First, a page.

Even after Booth's Death, reported sightings of Booth were made across the country; 1872 - Sewanee, TN, 1877 - Grandbury, Tx, 1878 - Nebraska City, Nebraska, 1885 - Forth Worth, Tx, 1899 - Hydro, OK, 1900, El Reno, OK, 1902 - Enid, OK.
What Happened to the Original Tin-Type Photograph?
As mentioned David E. George (allegedly Booth) died in 1903, and Bates had the body mummified at the funeral home. He believed that the body was too historically important to just be buried (he used to work with the New York Sun as a editor and believed this man to be Booth).
What happened to the original tin-type photo that John St. Helen asked his attorney (Finis Bates) to send to his brother?
At the time of David E. George's death, Booth's brother had passed. Bates saw that Junius Brutus Booth Jr. who was the oldest son of Booth's brother, was playing at the Lyceum Theater in Memphis and decided to go and meet with him with the photograph. When Booth saw the picture he said, "This is the greatest likeness to my uncle I have ever seen." A stenographer was brought to get Booth's statement and it was notarized.
That photograph now resides in the Swaim Collection at the Lauinger Library at Georgetown University in Washington, D.C.
Finis Releases His Book, and controversy begins
As soon as Bates releases his book, a battle began between historians across the country. To this day, there are still two endings to the story -- those who believe they can prove that Booth was killed at Garret's Farm and those who believe that he got away. Even school history text books in Oklahoma, once had printed that David E. George was actually John Wilkes Booth. We will not know the answer for sure until a DNA test is done to prove either theory.
Booth's Mummy Tours the Country
As mentioned, Bates had the body of George mummified. Why? Was it to preserve history? or was it to promote his book? Or was it to profit from touring it around the Country trying to prove history was incorrect? Either way, that is exactly what the mummy did, tour the country. At first, it stayed at the W.B. Penniman's Mortuary and furniture store in Enid, Oklahoma where it set in a chair as if it was reading a newspaper. Then in 1907, when Bates published his book, Bates gained custody of the mummy and rented it out to carnivals, State Fairs, and midways across the country.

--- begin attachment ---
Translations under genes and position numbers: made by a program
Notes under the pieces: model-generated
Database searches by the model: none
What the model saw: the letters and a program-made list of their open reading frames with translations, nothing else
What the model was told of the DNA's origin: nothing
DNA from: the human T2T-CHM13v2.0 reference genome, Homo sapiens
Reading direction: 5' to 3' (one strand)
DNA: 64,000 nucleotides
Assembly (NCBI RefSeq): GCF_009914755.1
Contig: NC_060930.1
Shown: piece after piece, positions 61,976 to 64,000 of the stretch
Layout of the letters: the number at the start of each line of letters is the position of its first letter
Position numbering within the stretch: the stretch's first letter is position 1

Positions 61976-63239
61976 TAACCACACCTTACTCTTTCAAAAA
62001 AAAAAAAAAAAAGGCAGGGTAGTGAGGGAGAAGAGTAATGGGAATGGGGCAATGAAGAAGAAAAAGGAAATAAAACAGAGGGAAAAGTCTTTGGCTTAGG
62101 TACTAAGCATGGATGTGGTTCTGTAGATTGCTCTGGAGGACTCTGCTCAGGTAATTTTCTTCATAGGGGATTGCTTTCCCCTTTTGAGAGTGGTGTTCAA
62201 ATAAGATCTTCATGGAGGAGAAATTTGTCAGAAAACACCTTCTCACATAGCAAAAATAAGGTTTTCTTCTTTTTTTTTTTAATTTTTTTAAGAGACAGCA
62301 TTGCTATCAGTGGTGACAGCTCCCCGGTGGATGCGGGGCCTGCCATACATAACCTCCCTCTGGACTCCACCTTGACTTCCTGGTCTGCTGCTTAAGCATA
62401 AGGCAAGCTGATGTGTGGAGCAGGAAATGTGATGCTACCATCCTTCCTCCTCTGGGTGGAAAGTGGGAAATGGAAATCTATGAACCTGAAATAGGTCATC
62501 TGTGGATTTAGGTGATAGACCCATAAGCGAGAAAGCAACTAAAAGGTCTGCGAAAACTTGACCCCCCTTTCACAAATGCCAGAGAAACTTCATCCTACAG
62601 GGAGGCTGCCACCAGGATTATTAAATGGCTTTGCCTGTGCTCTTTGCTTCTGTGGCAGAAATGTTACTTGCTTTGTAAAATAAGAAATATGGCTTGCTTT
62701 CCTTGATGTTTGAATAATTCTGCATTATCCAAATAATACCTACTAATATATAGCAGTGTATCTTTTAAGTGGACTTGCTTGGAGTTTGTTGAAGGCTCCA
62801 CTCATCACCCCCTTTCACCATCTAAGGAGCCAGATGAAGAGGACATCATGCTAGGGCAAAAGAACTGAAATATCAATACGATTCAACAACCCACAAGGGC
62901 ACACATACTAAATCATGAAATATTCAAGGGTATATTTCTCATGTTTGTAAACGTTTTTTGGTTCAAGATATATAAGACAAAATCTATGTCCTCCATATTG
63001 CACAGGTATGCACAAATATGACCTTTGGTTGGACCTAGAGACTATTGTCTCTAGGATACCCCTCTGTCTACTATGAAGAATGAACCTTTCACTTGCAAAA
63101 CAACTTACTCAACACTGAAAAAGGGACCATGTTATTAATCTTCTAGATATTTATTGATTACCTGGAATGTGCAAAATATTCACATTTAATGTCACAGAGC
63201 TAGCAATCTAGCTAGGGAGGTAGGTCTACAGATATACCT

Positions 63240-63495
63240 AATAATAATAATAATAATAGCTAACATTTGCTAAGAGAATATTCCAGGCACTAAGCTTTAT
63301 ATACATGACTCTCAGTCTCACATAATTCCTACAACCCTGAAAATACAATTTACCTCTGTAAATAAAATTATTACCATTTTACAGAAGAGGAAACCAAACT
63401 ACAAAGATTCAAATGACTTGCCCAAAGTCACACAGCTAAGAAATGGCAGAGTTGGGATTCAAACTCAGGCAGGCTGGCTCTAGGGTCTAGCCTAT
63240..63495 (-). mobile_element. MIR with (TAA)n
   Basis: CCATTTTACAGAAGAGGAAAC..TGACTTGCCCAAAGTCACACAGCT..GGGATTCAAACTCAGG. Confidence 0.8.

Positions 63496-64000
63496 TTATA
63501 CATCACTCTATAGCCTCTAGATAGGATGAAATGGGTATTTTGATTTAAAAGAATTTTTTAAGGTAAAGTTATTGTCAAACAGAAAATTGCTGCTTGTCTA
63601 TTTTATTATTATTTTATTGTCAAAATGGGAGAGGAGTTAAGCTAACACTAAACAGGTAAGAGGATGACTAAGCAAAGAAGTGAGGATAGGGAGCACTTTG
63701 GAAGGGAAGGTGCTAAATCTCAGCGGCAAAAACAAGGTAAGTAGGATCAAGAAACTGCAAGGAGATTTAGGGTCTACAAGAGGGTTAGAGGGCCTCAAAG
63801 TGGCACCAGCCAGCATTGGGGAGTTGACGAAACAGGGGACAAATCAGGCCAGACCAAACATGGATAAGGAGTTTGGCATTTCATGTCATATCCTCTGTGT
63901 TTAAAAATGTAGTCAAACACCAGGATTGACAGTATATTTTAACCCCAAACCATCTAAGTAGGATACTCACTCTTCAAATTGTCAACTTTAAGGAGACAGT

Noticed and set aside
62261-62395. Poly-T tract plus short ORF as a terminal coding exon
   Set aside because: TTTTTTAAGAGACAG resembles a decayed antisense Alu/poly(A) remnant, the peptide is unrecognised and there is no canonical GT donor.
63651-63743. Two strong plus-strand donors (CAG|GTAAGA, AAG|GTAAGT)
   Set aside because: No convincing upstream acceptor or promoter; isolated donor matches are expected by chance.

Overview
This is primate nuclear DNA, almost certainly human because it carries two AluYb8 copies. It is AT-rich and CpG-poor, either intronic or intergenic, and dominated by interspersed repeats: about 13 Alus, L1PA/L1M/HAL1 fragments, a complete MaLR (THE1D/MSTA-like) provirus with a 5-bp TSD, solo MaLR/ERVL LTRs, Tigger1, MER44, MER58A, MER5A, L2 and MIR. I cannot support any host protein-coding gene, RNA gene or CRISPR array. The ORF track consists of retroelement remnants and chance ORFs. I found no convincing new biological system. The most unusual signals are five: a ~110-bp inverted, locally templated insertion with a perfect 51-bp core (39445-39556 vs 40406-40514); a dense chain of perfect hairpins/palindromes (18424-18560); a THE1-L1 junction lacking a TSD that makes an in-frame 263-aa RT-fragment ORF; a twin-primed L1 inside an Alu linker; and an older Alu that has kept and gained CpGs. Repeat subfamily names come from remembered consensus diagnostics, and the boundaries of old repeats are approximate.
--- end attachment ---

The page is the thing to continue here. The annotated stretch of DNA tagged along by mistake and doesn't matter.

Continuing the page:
In 1923, after Bates died, his widow sold the mummy to William Evans, the "Carnival King of the Southwest". It continued to tour until about the 1950s with a variety of owners and was last seen in public in the late 1970's. The whereabouts of the mummy today is unknown, but believed to be in the hands of a private collector.
Discovery Channel and Facial Recognition Test
As we were conducting research for this post and our show, we found that the Discovery Channel aired a show on April 17, 2019 Called "Mummies Unwrapped - Hunting the Mummy of Lincoln's Assassin", where they went into detail about Bate's ideas from his book and the Booth Mummy. Furthermore, they went to Facial Recognition Expert, Roger Rodriguez to compare three photos. A photo of Booth to the St. Helen Tin-Type photo, and a photo of Booth to the David George mummy. Shocking to everyone, results showed they were a match within 1%. This was an interesting show, and you can find out more information about it in this article.
Was Booth captured on Garrett's Farm or did he get away only to take his own life as David George in 1903? The purpose of this post is not to answer that question, but to present you with the information that we have uncovered while researching this fascinating topic. You be the judge, you do you own research into this matter. Better yet, travel to some of these places we have mentioned, and let us know down in the comments about your adventures and experiences.